MAGUARICHI, MEXICO — Each year, Artemio Montenegro Montaño used to leave his family and his idyllic town of Maguarichi, nestled amid the crags and ravines of the Sierra Tarahumara. There was no work to be found at home, so Montenegro and other men in Maguarichi would seek work elsewhere in the state, as seasonal laborers at orchards and farms.
Across Mexico, some 3 million people work as agricultural day laborers. A large proportion are internal migrants, many compelled to work for agroindustrial producers in the north because they have insufficient or no land of their own to subsist on. Nearly a quarter of day laborers — three times the national rate — speak an indigenous language, as does Montenegro, who is Rarámuri. Chihuahua, which produces the highest amount of apples, walnuts, seed cotton and onions in the country, as well as large quantities of peaches and watermelons, relies on this seasonal labor, from within the state and from others such as Guerrero and Chiapas.
Since 2020, however, this way of life — predicated on seasonal migration — is changing in towns like Maguarichi.
“My son doesn’t go out to look for work anymore,” María Enriqueta Montaño Rivas says. “Now that it has rained, he’s planting corn and beans with his father. Plus, he just finished enrolling in the Sembrando Vida program — and his little bit of money has already begun coming in.”
Montaño is referring to President Andrés Manuel López Obrador’s flagship program — “Planting Life” in English — which aims to tackle rural poverty and environmental degradation by incentivizing agroforestry. The initiative, rolled out in Chihuahua state in 2020 with nearly 20,000 beneficiaries at present, targets rural Mexicans living below the poverty line who have 2.5 hectares (6 acres) of land. Each participant receives a monthly stipend of 6,000 Mexican pesos ($326) to grow trees or plants on their land, with the aim of rehabilitating the environment.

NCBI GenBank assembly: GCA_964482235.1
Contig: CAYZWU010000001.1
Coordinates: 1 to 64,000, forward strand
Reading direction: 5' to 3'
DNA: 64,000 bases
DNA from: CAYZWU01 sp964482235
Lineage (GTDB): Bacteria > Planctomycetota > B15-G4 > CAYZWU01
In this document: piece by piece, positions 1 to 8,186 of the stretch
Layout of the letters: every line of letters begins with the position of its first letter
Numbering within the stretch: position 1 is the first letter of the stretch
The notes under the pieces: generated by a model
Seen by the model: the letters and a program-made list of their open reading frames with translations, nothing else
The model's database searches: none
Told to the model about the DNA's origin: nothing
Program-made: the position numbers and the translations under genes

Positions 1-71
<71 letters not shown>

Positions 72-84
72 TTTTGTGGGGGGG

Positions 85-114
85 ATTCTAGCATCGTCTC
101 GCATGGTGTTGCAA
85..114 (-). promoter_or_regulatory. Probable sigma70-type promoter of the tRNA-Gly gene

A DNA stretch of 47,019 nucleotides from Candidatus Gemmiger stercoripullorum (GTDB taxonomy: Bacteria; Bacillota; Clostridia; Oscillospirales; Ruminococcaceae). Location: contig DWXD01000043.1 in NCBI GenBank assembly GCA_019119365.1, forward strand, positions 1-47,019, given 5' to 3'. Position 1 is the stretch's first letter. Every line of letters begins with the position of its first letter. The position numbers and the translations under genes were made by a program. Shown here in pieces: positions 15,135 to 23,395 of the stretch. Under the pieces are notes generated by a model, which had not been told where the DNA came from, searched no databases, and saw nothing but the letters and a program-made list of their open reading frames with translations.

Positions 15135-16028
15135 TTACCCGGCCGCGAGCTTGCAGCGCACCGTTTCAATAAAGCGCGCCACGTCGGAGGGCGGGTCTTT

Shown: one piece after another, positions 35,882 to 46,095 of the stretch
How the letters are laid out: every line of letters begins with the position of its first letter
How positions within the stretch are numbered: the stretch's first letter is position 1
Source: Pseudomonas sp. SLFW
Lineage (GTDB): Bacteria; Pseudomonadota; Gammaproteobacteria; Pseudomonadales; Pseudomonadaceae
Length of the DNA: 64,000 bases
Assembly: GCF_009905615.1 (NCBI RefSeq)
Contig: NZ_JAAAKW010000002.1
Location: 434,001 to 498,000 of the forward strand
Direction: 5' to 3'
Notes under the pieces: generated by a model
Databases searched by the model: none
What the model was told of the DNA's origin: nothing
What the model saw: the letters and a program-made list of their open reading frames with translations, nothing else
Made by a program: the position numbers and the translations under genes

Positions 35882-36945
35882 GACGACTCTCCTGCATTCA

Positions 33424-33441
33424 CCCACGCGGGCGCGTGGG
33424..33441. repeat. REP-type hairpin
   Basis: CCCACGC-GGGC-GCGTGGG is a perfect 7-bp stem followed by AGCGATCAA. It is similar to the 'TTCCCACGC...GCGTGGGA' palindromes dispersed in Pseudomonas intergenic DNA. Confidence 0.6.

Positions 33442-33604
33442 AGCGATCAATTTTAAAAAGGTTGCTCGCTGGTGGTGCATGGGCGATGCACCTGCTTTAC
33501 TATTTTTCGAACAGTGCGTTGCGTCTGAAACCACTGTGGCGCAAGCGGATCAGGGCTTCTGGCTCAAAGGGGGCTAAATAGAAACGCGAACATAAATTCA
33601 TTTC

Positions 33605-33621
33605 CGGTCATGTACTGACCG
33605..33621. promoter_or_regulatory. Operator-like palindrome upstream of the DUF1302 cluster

While mothers like Montaño are happy to keep their sons close — “It is no life for a mother to be away from a child,” she says — industrial farms are facing a serious shortage of workers.
“They’re going to the maquilas, to the narcos. Some get hired to work in the United States,” says Arnulfo Ordóñez, a beekeeper in the state. “But to top it off, the ones left available are getting federal support and now they aren’t coming to work anymore.” Maquilas refers to maquiladoras, foreign-owned factories in northern Mexico, where low-paid workers assemble imported parts into products for export. The problem has become so concerning for the industry, Ordóñez says, that it was brought up at a recent meeting of the state agriculture council. (The council did not respond to requests for comment.)